No but thanks for the reply.
I mean that goo coating the bands inside the unit to help them grip and transfer motion.
You tend to find it in the old valve units.
Or, on the brake bands?
I've seen that once or twice - in the recorders I looked at it was the adhesive that was used to glue the friction material that had bled through it. The fix was to replace the friction material and use a glue that doesm't bleed such as silicon adhesive.
That's not what I mean.
The stuffs completely intentional.
Its a thick black goo (really sticky and a pain to clean out of the carpet)
VERY similar to cheap thermal paste but thicker.
I had an old Phillips unit once.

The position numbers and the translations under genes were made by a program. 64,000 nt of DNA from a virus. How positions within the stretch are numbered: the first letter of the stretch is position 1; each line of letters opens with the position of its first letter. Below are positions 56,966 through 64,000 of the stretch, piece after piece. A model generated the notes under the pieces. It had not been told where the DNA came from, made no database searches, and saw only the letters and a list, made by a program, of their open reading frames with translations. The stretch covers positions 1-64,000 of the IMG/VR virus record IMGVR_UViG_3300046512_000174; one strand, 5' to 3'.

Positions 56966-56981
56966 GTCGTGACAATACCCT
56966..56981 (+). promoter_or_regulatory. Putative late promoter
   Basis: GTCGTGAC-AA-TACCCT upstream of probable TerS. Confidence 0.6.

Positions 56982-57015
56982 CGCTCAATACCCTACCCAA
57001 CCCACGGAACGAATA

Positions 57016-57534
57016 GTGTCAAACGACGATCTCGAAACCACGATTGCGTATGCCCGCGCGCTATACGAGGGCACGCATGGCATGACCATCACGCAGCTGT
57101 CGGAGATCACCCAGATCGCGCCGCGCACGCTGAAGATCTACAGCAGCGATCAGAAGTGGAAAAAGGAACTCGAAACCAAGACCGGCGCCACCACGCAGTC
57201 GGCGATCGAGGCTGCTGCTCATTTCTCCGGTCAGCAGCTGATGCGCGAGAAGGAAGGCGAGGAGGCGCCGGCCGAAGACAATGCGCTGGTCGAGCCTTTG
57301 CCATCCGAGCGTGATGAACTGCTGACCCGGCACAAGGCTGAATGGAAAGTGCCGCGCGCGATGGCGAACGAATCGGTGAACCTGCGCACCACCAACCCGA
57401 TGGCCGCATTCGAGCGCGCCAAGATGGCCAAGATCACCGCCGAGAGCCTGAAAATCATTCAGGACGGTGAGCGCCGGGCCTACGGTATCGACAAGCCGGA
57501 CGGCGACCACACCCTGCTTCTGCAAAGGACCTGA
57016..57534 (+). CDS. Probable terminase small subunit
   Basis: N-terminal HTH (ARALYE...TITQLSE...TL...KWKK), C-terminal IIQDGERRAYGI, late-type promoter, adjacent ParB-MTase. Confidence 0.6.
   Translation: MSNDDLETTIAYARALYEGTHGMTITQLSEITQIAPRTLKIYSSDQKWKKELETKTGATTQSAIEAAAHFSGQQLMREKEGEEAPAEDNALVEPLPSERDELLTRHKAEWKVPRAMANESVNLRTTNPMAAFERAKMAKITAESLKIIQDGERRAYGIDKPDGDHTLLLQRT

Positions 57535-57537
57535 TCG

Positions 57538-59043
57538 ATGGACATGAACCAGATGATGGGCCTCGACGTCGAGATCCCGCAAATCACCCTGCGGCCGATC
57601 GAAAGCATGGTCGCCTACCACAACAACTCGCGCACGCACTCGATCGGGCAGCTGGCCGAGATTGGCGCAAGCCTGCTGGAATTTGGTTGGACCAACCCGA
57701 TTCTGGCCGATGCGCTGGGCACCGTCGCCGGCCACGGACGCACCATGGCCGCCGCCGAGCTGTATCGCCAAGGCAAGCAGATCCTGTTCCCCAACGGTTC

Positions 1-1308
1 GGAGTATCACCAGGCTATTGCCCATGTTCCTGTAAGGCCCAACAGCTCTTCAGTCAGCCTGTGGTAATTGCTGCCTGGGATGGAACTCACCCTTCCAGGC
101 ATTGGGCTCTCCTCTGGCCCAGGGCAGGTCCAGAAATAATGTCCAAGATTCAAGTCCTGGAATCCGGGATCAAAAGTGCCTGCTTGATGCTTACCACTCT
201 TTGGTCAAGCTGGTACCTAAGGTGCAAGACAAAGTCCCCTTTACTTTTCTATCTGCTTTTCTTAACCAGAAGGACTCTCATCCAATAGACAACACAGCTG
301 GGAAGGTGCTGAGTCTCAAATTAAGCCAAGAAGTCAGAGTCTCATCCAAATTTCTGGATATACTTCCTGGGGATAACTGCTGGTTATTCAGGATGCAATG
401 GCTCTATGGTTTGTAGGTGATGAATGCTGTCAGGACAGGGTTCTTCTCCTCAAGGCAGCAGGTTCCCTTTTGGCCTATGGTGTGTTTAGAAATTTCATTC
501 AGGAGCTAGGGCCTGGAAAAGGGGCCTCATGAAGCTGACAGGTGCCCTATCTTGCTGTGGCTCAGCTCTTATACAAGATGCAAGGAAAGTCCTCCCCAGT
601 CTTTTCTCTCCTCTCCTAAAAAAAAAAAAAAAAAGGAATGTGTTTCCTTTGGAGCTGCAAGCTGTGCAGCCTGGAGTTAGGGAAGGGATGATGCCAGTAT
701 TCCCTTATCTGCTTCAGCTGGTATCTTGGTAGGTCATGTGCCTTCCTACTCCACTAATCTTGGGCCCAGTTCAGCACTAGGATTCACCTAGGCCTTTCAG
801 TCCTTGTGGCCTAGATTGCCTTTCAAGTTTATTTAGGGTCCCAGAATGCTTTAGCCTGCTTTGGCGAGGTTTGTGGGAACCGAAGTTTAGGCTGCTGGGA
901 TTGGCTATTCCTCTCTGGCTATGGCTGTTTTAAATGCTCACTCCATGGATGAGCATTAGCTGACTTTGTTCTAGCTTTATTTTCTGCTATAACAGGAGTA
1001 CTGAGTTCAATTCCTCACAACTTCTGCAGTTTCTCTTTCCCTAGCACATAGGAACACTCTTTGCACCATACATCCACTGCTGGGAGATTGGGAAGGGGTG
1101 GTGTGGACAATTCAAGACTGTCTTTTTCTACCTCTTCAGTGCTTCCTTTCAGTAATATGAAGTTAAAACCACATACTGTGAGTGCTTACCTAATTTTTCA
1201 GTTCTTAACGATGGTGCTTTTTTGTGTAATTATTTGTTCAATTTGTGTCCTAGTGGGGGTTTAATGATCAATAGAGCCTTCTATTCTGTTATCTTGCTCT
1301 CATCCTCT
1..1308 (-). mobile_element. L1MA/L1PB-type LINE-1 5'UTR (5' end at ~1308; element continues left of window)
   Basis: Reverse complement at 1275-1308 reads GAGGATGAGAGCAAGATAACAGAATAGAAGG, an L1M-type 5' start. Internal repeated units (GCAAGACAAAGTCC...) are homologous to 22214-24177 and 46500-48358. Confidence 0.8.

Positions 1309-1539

It ha 2 perfectly spherical "gears".
They where covered in the goo.
When you pressed play the
mechanism pushed them closer
together. They did not make
contact but the goo between did
and as the reel filled up and span
slower, the goo transferred a certain
force meaning that the band would
not have to slip to match the various
speeds and therefor prolong the life
of the band as well as keeping it moist.
The goo is not a biproduct.
It is a significant part of the machine.
The question is:
What is that goo?
So the goo ends up on tape? Messing the contact with the heads? Possible dissolving the tape magnetic layer in time, while being stored?
No, I never saw that... probably it was something experimental in beginning, before they had Teflon coatings.